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Summary:

ESPN’s broadcast of the BCS National Championship game Monday marked the highest-rated cable broadcast ever, despite the fact that viewers could watch a stream of the game on the cable network’s online service, ESPN3. The numbers prove the dominance of TV, but not cable companies.

Football players go on the offense

Football players go on the offenseHere’s more evidence that when it comes to live sports, the real action is on TV rather than online: ESPN’s broadcast of the BCS National Championship game Monday marked the highest-rated cable broadcast ever, despite the fact that viewers could watch a stream of the game on the cable network’s online service, ESPN3.

Last night’s Auburn vs. Oregon nailbiter was watched, according to Nielsen, by 27,316,000 viewers and 17,718,000 households. To put things in perspective, the top-viewed program on broadcast television last night was ABC’s The Bachelor, with 8.67 million viewers.

While the game was breaking records on TV, though, the ESPN3.com stream wasn’t crushing any past online streaming victories: While it was the most-watched college football game online ever, with 619,000 unique viewers, its viewership fell behind three 2010 World Cup soccer matches.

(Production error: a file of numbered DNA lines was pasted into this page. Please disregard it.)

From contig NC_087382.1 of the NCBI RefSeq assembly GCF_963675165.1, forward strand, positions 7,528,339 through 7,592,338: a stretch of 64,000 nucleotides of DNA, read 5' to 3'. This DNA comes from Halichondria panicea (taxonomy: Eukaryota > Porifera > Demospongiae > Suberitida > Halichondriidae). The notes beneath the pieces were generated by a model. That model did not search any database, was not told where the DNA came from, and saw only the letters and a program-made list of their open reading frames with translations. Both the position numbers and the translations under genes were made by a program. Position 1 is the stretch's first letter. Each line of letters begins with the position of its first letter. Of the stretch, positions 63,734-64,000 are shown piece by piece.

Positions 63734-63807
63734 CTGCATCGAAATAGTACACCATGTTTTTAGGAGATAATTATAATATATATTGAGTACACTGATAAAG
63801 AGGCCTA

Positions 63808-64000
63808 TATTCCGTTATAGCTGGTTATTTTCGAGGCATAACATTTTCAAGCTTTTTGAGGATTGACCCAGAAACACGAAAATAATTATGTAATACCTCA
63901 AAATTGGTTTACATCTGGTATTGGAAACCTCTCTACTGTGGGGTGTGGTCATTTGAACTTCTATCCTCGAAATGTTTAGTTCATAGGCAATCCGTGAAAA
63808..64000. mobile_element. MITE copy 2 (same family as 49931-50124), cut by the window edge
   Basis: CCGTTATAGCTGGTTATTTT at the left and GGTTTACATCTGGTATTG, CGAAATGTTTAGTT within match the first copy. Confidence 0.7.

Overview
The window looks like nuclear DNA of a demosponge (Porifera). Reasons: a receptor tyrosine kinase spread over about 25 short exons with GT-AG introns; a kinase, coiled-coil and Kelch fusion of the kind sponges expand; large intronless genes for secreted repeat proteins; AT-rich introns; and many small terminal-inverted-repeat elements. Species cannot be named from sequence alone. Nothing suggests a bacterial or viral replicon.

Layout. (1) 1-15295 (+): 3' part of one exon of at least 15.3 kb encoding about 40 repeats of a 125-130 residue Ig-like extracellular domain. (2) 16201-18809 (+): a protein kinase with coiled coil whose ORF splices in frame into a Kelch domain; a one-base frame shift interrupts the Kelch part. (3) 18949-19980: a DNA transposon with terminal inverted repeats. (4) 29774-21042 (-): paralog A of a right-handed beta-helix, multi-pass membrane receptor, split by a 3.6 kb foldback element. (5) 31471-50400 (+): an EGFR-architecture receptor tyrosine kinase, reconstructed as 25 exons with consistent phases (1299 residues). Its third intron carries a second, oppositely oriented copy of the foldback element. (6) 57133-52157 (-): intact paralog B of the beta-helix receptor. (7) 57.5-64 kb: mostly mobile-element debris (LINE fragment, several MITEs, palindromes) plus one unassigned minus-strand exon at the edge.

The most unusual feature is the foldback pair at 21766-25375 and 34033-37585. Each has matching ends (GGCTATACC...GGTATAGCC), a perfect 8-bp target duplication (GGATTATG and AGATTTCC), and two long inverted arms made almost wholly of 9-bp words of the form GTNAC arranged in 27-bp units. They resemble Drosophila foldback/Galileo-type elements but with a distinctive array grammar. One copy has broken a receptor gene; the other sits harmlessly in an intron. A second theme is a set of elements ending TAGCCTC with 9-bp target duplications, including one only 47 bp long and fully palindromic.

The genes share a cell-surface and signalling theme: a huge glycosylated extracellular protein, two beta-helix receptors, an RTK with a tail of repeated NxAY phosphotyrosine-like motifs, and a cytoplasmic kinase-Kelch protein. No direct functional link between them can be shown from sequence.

The key difference there is while many World Cup matches were held during the day last summer, when more people would be working at their computers, while last night’s Tostito Bowl Championship was a prime-time television event. Thus, even with a free streaming option available, people chose to watch on television.

This goes to show two points:

1. Those who believe that providing an online option cannibalizes broadcast ratings (ahem, Steven Levitan) may be mistaken; online options simply reach a different audience that might not otherwise watch.

2. When given a choice between watching an event live on TV or on the computer, people prefer TV — which is why set-top boxes have such value and why connected televisions are poised to take over the industry.

Last night was a victory for ESPN and cable providers, but it’s important to remember that said victory speaks to the power of the television — a device no longer ruled by the cable box.

Image Attribution courtesy of Flickr user Monica’s Dad

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  1. What no mention of ESPN3 buffering for minutes during the game? Or how about the ratings for the game went DOWN from last year to this year because of the move to cable? Nothing? Really?

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